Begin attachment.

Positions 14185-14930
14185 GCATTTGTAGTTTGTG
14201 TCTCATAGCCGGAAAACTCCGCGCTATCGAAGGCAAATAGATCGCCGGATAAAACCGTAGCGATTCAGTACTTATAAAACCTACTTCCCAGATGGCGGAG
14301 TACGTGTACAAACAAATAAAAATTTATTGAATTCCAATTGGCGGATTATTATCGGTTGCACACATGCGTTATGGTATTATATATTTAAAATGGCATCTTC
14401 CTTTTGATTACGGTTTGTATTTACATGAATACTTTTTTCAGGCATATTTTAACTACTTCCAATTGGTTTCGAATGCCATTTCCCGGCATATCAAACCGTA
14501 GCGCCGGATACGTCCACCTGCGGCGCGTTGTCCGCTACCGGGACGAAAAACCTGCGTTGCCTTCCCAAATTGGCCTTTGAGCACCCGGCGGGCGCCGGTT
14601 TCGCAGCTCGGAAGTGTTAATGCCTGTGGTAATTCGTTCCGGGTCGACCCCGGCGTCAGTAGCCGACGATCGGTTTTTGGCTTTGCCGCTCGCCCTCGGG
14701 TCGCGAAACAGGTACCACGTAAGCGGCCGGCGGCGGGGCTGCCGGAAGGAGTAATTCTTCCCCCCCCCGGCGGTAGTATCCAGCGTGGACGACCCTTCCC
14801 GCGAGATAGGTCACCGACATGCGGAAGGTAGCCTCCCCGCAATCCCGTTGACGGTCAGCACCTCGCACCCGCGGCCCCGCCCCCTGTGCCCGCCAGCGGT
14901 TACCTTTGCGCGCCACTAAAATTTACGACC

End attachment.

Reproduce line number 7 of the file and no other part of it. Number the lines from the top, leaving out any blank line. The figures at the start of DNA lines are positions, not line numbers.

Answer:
14601 TCGCAGCTCGGAAGTGTTAATGCCTGTGGTAATTCGTTCCGGGTCGACCCCGGCGTCAGTAGCCGACGATCGGTTTTTGGCTTTGCCGCTCGCCCTCGGG